How Fear the Walking Dead’s Madison Return Became a Yearlong Secret

Kim Dickens is returning to Fear the Walking Dead, bringing original main character Madison Clark into the just-ordered Season 8.

Kim Dickens as Madison Clark in Fear the Walking Dead episode "No One's Gone"
Photo: AMC

Fear the Walking Dead will soon grant a major wish fulfillment moment for its fans, having officially set the return of Kim Dickens as the show’s maternal demolisher of the dead, Madison Clark. Thus, a surreal reunion is imminent for Season 7B of a series that is nigh-unrecognizable from the era of the character’s controversially-ambiguous Season 4 exit. Interestingly, the plan was set way back in January, requiring Dickens to keep a stupendous secret for nearly a year.

Coming off Sunday’s airing of Fear the Walking Dead’s 7A midseason finale, AMC’s long-running post-show, Talking Dead, paid tribute to concluded spinoff The Walking Dead: World Beyond, and touted a mystery guest, who turned out to be a remote-appearing Kim Dickens. However, the former Fear headliner wasn’t there to reminisce about her starring run, and came right out with the announcement for which fans have been waiting for three-and-half years, stating “Madison is back.” Further avoiding any ambiguity over the imminent reprisal of her presumed-deceased character, Dickens declared “We can confirm it, she’s alive.” While the move might be perceived as an impulsive stunt on the part of the showrunners, Dickens reveals that the deal has been sealed for a while.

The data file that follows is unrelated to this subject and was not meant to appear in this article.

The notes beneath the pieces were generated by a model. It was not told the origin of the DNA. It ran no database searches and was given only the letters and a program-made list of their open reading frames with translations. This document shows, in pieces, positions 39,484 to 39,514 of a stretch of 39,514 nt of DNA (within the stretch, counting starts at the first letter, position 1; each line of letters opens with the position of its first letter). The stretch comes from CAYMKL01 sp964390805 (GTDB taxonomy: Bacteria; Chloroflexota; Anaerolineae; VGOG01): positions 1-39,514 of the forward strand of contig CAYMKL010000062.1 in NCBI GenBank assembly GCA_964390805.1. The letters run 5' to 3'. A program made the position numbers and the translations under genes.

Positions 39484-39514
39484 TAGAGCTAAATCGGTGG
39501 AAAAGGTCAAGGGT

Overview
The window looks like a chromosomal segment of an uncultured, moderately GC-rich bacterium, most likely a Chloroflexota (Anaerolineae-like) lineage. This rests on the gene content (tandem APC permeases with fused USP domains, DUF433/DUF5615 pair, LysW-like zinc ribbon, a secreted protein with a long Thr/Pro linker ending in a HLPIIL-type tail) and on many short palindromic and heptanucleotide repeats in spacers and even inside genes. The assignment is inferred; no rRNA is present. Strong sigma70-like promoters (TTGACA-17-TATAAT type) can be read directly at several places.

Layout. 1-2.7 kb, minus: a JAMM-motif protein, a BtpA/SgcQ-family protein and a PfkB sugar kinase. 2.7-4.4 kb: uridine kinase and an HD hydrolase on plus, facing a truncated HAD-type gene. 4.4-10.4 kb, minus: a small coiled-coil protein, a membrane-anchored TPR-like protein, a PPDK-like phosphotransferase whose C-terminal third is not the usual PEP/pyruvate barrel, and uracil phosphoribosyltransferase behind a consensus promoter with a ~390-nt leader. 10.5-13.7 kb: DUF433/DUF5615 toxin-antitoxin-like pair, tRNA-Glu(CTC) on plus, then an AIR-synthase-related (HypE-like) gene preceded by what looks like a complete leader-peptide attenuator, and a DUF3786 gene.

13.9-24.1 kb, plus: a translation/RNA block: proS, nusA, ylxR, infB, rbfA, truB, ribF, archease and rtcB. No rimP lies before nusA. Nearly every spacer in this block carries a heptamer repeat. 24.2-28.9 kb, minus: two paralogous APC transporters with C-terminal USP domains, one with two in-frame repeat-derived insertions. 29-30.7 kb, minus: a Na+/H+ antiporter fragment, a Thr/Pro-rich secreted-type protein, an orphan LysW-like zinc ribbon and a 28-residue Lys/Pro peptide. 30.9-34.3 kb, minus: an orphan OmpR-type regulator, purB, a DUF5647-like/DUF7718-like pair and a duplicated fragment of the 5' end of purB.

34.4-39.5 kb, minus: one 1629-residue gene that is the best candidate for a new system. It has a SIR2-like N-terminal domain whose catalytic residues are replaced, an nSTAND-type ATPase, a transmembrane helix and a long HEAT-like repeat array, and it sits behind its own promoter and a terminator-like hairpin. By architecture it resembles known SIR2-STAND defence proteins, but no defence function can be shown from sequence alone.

“I’ve had the secret, I think probably since this whole year. The end of the last year, I get a text from Colman [Victor Strand actor Colman Domingo], who was on set, and it said ‘Girl, you need to call me.’ So, I called him, and he was on set, and I said ‘Why, what’s going on?’ and he goes ‘Someone was asking about you on set,’ and I was like, ‘Why are they asking about me?’ So, it turns out they were trying to gauge my temperature and sort of availability for a conversation with them, and I said ‘absolutely.’”

Fortunately, the eventual January 2021 reconciliation attempt with Dickens made by showrunners Ian Goldberg and Andrew Chambliss, and franchise chief content officer Scott M. Gimple, was successful in a major way. Dickens is not only set to make her awaited role reprisal as Madison in the April-scheduled Season 7B, but she will reportedly return in her capacity as a series regular in the now-confirmed Fear the Walking Dead Season 8. “So, we all talked, Ian, Andrew, Scott and I Zoomed [in] early-January,” recalls Dickens. “They gave me their pitch and I was more excited than I even imagined I would be.” Additionally, any potential incredulity over the return being a flashback-type swerve was dispelled in advance, with Goldberg (who was also on the Talking Dead dais,) clearly confirming, “She’s 100% back! I will not be coy here.”